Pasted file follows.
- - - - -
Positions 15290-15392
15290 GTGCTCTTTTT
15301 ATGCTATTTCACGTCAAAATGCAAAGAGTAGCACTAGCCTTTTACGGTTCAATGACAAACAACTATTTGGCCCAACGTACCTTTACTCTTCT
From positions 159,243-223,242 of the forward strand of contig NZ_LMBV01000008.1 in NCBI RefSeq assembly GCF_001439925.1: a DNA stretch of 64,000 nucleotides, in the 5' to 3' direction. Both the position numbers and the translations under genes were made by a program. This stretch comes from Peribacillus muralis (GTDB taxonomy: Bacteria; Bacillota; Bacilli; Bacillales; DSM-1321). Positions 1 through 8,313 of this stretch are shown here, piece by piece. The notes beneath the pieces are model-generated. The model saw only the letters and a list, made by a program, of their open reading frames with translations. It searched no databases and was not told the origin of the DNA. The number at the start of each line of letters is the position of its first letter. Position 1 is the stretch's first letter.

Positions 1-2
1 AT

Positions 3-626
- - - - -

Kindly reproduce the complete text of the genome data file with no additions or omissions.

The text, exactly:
Positions 15290-15392
15290 GTGCTCTTTTT
15301 ATGCTATTTCACGTCAAAATGCAAAGAGTAGCACTAGCCTTTTACGGTTCAATGACAAACAACTATTTGGCCCAACGTACCTTTACTCTTCT
From positions 159,243-223,242 of the forward strand of contig NZ_LMBV01000008.1 in NCBI RefSeq assembly GCF_001439925.1: a DNA stretch of 64,000 nucleotides, in the 5' to 3' direction. Both the position numbers and the translations under genes were made by a program. This stretch comes from Peribacillus muralis (GTDB taxonomy: Bacteria; Bacillota; Bacilli; Bacillales; DSM-1321). Positions 1 through 8,313 of this stretch are shown here, piece by piece. The notes beneath the pieces are model-generated. The model saw only the letters and a list, made by a program, of their open reading frames with translations. It searched no databases and was not told the origin of the DNA. The number at the start of each line of letters is the position of its first letter. Position 1 is the stretch's first letter.

Positions 1-2
1 AT

Positions 3-626